“Some people with jobs aren’t free during the day, so we decided to offer services in the evenings to accommodate people who work,” Greene Leathers said.
And because most people “don’t live in isolation,” the Diabetes Family Project requires each of the individuals enrolled to recruit a family member to participate with them, she added.
“We felt that opening the program up to their loved ones would provide the support that would help maintain healthier behavior,” Greene Leathers said.
Mironica Ramsay is participating along with her mother, Barbara.
“I believe this will help me learn about the disease and how to avoid it, as well as help Mama control it,” Mironica Ramsay said. “If I learn how you get it, maybe I won’t get it.”
To get the word out to citizens, Greene Leathers and Douglas connected with a variety of established groups and agencies in the Halifax County area. They networked with churches, health care providers, community centers, schools and just about anywhere the people they hoped to reach were likely to gather.
“I first heard about it from the health fair at St. Paul’s Baptist Church,” said Laura Daniels, who signed up to participate along with her mom, Laura Bunn, who is considered pre-diabetic because of high sugar levels in her blood.
“My grandmother and her older sister had it,” Laura Daniels said. “My baby brother who is 50, he’s had it. I say the more you know, the better you can treat what you have.”
In order to further bring the message home, the Diabetes Family Project hired and trained a group of local residents to lead the educational sessions that will be ongoing throughout the project. The local residents know how to “speak the language” of their neighbors and are more naturally sensitive to their wants and needs, Greene Leathers said. Robin Barnes of Scotland Neck is among those who signed up to do the training.
“Diabetes is in my family too, so I’m having the opportunity to learn as much as possible and share that information with others in my community – my family and my friends,” Barnes said. “Maybe we can help the younger generation, because they will learn things we might not have known growing up.”
Participants in the yearlong program attend health education classes once a week for eight weeks, on Tuesday or Thursday evenings, at a location within a dozen or so miles of their homes. They are offered incentives like pedometers, exercise equipment and cookbooks. And healthy food samples are available for tasting.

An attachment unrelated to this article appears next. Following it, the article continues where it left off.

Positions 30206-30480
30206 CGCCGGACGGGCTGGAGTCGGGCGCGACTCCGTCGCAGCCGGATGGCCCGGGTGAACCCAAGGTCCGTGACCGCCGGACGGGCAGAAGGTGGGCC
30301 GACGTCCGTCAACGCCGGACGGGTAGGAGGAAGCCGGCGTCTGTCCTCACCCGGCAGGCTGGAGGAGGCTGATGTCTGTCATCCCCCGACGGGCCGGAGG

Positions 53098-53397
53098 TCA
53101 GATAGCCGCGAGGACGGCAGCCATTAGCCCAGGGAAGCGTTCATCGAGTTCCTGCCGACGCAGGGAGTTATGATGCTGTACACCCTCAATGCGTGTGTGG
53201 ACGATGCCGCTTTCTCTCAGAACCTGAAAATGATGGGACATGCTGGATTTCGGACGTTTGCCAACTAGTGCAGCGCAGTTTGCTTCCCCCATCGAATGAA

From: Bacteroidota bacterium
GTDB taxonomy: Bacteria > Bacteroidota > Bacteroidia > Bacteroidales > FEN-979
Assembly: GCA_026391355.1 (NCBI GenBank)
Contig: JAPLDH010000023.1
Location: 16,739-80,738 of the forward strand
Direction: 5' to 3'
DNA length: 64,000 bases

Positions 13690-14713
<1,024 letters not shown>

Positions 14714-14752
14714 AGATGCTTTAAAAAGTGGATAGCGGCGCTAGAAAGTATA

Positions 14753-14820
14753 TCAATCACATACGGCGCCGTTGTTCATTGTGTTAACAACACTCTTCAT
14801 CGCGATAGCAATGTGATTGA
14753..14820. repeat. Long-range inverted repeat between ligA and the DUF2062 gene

Throughout the study period, participants are given blood tests every three months to see whether their blood sugar levels, cholesterol and other factors are improving.
Renee Blazek was one of about 20 nursing students from NCCU who were on hand to assist at the kick-off health fair at Halifax Community College in March.
“It’s hard but worth it,” she said, after spending many hours in Weldon setting up and administering the blood tests and other elements of the health fair.
That sentiment was seconded by Araba Awotwi, who graduated from NCCU in May and will begin working toward her doctoral degree in nursing at the University of North Carolina-Chapel Hill in fall 2014.
“As a nursing student I learned a lot about drawing blood and working with people in varying stages of health,” Awotwi said.
“And the community was so excited that we were there for them. It was encouraging to see patients begin to understand that, while their condition is serious, education can help them have a better quality of life and a longer life span. They feel empowered. That’s what happens when you give people information.”
Article as seen in the spring 2014 issue of NCCU Now, a magazine for the faculty, staff, alumni and friends of North Carolina Central University. See our archives of past issues at http://issuu.com/nccentraluniv .
Photos by Ivan Watkins Photography
Homepage image caption: Student Stanley Nwabinwe takes blood from participants, whose progress toward health is being monitored.